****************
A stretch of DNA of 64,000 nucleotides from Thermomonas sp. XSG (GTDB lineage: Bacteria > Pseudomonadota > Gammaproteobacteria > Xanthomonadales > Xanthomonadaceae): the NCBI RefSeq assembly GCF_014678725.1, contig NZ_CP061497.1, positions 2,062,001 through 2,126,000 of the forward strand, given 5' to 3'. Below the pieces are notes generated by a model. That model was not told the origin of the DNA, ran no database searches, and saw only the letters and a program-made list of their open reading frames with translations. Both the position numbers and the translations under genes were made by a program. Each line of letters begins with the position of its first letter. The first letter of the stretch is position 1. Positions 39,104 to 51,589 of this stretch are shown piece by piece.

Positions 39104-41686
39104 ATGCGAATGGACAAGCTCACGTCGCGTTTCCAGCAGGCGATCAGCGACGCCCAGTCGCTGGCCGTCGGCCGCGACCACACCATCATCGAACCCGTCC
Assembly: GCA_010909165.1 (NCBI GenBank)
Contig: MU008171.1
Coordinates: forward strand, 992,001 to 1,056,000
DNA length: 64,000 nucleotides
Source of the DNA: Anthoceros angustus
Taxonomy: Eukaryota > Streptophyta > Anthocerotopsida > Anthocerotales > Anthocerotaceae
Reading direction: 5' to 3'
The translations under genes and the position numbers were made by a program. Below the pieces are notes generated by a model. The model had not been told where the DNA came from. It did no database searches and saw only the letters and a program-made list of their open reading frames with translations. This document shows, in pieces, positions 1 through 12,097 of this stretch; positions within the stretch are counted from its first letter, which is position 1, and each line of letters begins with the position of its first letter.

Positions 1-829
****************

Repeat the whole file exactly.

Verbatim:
A stretch of DNA of 64,000 nucleotides from Thermomonas sp. XSG (GTDB lineage: Bacteria > Pseudomonadota > Gammaproteobacteria > Xanthomonadales > Xanthomonadaceae): the NCBI RefSeq assembly GCF_014678725.1, contig NZ_CP061497.1, positions 2,062,001 through 2,126,000 of the forward strand, given 5' to 3'. Below the pieces are notes generated by a model. That model was not told the origin of the DNA, ran no database searches, and saw only the letters and a program-made list of their open reading frames with translations. Both the position numbers and the translations under genes were made by a program. Each line of letters begins with the position of its first letter. The first letter of the stretch is position 1. Positions 39,104 to 51,589 of this stretch are shown piece by piece.

Positions 39104-41686
39104 ATGCGAATGGACAAGCTCACGTCGCGTTTCCAGCAGGCGATCAGCGACGCCCAGTCGCTGGCCGTCGGCCGCGACCACACCATCATCGAACCCGTCC
Assembly: GCA_010909165.1 (NCBI GenBank)
Contig: MU008171.1
Coordinates: forward strand, 992,001 to 1,056,000
DNA length: 64,000 nucleotides
Source of the DNA: Anthoceros angustus
Taxonomy: Eukaryota > Streptophyta > Anthocerotopsida > Anthocerotales > Anthocerotaceae
Reading direction: 5' to 3'
The translations under genes and the position numbers were made by a program. Below the pieces are notes generated by a model. The model had not been told where the DNA came from. It did no database searches and saw only the letters and a program-made list of their open reading frames with translations. This document shows, in pieces, positions 1 through 12,097 of this stretch; positions within the stretch are counted from its first letter, which is position 1, and each line of letters begins with the position of its first letter.

Positions 1-829